The Last Poem Sylvia Plath Wrote

Slate's Culture Blog
Feb. 11 2013 6:14 PM

The Last Poem Sylvia Plath Wrote


Six days before she died, Sylvia Plath wrote two very different poems: “Balloons,” which evokes two children at play with inflated “oval soul-animals,” and “Edge,” which paints the image of a woman and two children in death. It is widely held that “Edge” is the last poem Plath ever wrote, though, as with many of the events of her final days, there is debate over sequence and intention.

Plath—a self-aware archivist concerned with the legacy of her papers, especially in the final months of her life—didn’t make it clear which poem she wrote last. In a journal entry, she notes that she submitted “Edge” and “Balloon,” along with a number of other poems, to The New Yorker on Feb. 4, though the handwritten drafts of the two poems are dated the following day.


Ultimately it matters little whether “Edge” was Plath’s final poem, or just a very late one. Whenever it was written, “Edge” is about the very last of known experiences, about perfection achieved only after (and because) the subject’s brief candle has gone out. “The woman is perfected.,” it begins. “Her dead/ Body wears the smile of accomplishment.” Is this a reference to suicide? The significance of that “accomplishment” is evasive. But Plath seems to be hinting at an awareness of the way death certifies an artist’s memory, and tragedy can lead to recognition. It was likely not a coincidence that The New Yorker published seven of her poems in August 1963, a few months after Plath’s death.

As a teenager Plath often reflected upon death and its finality. “I don’t believe there is life after death in the literal sense,” she wrote in her journal in 1954. “I don’t believe my individual ego or spirit is unique and important enough to wake up after burial and soar to bliss … If we leave the body behind as we must, we are nothing.” But at the end of that same entry, an uncertainty appears: “Is that life after death—mind living on paper and flesh living in offspring?” she asks. “Maybe. I do not know.”

“Edge” is an elusive poem. But if life after death really is “mind living on paper,” then Plath, certainly, is alive. You can read “Edge” in its entirely at the Guardian.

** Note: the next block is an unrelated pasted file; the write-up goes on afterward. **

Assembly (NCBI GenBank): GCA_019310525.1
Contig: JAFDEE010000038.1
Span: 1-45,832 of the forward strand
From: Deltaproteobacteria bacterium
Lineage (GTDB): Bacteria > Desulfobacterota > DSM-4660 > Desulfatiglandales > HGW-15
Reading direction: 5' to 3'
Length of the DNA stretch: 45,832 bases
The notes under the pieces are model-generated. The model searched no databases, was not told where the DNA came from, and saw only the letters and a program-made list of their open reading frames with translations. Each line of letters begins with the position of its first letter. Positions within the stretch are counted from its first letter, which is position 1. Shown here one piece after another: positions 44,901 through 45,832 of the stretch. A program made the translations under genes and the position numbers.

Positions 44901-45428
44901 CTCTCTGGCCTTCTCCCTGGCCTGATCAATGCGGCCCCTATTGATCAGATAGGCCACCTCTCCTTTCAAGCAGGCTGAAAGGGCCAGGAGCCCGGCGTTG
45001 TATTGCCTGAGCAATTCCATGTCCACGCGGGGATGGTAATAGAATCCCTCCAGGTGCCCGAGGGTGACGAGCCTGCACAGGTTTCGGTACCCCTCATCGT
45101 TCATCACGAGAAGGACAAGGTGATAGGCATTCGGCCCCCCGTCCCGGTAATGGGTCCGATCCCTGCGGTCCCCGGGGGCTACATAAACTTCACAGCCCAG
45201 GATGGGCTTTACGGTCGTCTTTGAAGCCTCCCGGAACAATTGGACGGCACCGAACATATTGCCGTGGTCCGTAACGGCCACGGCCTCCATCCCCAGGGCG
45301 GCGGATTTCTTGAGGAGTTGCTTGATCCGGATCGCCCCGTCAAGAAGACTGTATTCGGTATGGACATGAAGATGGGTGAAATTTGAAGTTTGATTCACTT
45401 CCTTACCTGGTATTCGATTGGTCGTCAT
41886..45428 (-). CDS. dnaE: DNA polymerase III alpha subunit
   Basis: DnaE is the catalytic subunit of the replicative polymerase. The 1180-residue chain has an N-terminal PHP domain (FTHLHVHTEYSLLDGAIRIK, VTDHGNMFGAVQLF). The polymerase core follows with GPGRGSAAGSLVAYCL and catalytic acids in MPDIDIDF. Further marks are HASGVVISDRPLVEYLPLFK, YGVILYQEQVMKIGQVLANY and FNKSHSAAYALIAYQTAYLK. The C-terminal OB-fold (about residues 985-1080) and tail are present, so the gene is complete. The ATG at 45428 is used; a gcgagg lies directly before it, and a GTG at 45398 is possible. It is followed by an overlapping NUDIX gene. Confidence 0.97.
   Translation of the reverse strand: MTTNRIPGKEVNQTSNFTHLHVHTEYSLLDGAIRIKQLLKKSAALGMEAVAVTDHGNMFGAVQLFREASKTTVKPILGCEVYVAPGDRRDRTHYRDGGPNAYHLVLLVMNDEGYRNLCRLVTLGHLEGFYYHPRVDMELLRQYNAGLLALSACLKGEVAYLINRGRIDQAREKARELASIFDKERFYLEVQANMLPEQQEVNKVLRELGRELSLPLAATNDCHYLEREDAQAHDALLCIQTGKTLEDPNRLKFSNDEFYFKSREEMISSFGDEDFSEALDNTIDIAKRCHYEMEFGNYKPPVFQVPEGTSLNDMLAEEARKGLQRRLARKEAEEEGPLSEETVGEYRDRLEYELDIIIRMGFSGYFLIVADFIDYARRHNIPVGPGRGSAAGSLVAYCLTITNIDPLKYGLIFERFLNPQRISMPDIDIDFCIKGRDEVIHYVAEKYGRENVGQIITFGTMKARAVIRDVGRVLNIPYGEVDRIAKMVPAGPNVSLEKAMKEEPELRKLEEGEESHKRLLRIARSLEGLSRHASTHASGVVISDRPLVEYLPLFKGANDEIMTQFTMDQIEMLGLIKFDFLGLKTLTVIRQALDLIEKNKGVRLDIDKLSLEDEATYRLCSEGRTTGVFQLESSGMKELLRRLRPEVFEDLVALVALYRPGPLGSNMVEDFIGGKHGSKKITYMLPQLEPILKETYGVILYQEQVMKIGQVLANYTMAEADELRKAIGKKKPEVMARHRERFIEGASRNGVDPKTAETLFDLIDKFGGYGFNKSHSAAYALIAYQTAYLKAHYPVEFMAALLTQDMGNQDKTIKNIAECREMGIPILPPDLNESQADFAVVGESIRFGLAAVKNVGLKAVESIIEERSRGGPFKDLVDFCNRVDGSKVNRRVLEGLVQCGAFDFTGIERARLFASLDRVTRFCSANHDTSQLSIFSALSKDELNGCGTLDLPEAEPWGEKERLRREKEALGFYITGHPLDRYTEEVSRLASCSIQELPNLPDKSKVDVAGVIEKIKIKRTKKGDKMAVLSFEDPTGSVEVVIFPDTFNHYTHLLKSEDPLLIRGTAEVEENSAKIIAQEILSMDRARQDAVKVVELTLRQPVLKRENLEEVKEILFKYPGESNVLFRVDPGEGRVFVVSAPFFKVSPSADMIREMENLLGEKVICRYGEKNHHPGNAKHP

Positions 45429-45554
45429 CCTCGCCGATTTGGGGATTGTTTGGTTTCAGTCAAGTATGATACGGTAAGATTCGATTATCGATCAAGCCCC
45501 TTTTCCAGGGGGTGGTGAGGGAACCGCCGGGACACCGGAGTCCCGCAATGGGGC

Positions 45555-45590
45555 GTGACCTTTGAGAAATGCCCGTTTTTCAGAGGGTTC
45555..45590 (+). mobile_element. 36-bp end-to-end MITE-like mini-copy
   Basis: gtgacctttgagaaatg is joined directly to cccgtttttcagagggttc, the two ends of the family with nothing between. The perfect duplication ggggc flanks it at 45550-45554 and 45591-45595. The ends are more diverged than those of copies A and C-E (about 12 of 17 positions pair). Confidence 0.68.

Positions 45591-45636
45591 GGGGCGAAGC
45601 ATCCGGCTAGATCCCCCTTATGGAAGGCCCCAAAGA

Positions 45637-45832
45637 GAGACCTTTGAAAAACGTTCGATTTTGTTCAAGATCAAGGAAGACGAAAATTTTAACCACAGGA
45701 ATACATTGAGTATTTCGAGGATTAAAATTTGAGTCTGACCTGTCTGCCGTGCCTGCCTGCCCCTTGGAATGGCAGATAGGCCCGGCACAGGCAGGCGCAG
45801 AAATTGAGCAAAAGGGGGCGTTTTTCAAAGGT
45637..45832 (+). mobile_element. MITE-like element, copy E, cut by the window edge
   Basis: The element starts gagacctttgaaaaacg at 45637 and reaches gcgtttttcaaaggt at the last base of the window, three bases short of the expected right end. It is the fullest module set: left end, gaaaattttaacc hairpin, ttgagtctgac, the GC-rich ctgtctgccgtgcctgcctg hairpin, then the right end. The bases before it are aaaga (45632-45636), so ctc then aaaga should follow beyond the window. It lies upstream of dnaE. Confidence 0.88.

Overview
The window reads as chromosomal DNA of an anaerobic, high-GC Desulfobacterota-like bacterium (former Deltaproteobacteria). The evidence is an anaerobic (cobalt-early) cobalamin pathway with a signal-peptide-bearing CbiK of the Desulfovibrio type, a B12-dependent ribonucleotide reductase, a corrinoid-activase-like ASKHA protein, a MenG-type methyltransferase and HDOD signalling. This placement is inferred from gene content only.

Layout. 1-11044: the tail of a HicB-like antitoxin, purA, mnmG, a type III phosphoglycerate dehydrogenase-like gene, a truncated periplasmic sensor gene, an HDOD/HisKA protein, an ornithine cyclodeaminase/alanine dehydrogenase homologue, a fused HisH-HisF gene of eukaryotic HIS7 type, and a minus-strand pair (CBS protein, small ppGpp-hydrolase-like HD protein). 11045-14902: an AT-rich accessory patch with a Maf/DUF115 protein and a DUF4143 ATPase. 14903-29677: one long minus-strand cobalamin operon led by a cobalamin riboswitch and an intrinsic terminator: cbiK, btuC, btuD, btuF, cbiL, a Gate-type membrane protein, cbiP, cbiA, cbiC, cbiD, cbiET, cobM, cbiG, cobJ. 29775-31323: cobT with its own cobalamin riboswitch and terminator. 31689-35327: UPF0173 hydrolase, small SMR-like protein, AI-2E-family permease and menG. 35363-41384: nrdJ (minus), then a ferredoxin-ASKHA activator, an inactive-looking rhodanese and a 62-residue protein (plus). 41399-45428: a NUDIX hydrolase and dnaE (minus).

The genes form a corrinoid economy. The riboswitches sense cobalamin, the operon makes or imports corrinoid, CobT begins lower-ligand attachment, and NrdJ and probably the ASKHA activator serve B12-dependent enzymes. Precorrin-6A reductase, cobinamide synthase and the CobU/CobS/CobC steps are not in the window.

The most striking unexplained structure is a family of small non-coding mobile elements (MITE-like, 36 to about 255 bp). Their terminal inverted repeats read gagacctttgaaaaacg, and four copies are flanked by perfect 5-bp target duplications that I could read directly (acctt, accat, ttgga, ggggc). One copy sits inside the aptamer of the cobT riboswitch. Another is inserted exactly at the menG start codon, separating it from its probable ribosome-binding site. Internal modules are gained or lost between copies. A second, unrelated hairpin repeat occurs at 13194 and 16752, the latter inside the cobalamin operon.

William Brennan is an associate editor at The Atlantic. His work has also appeared online at The New Yorker. You can follow him on Twitter.



More Than Scottish Pride

Scotland’s referendum isn’t about nationalism. It’s about a system that failed, and a new generation looking to take a chance on itself. 

IOS 8 Comes Out Today. Do Not Put It on Your iPhone 4S.

Why Greenland’s “Dark Snow” Should Worry You

Three Talented Actresses in Three Terrible New Shows

The Human Need to Find Connections in Everything

It’s the source of creativity and delusions. It can harm us more than it helps us.


Happy Constitution Day!

Too bad it’s almost certainly unconstitutional.

The Ungodly Horror of Having a Bug Crawl Into Your Ear and Scratch Away at Your Eardrum

My Father Was James Brown. I Watched Him Beat My Mother. Then I Married Someone Like Him.

  News & Politics
The World
Sept. 17 2014 4:08 PM How Teflon Is Vladimir Putin's Popularity?
Business Insider
Sept. 17 2014 1:36 PM Nate Silver Versus Princeton Professor: Who Has the Right Models?
Sept. 17 2014 1:59 PM Ask a Homo: Secret Ally Codes 
  Double X
Sept. 17 2014 4:10 PM Can These Women Fix the NFL? Or will the NFL fix them?
  Slate Plus
Slate Fare
Sept. 17 2014 9:37 AM Is Slate Too Liberal?  A members-only open thread.
Brow Beat
Sept. 17 2014 4:07 PM Kern Your Enthusiasm: The Genius of Jenson’s Roman
Future Tense
Sept. 17 2014 12:35 PM IOS 8 Comes Out Today. Do Not Put It on Your iPhone 4S.
  Health & Science
Bad Astronomy
Sept. 17 2014 11:18 AM A Bridge Across the Sky
Sports Nut
Sept. 17 2014 3:51 PM NFL Jerk Watch: Roger Goodell How much should you loathe the pro football commissioner?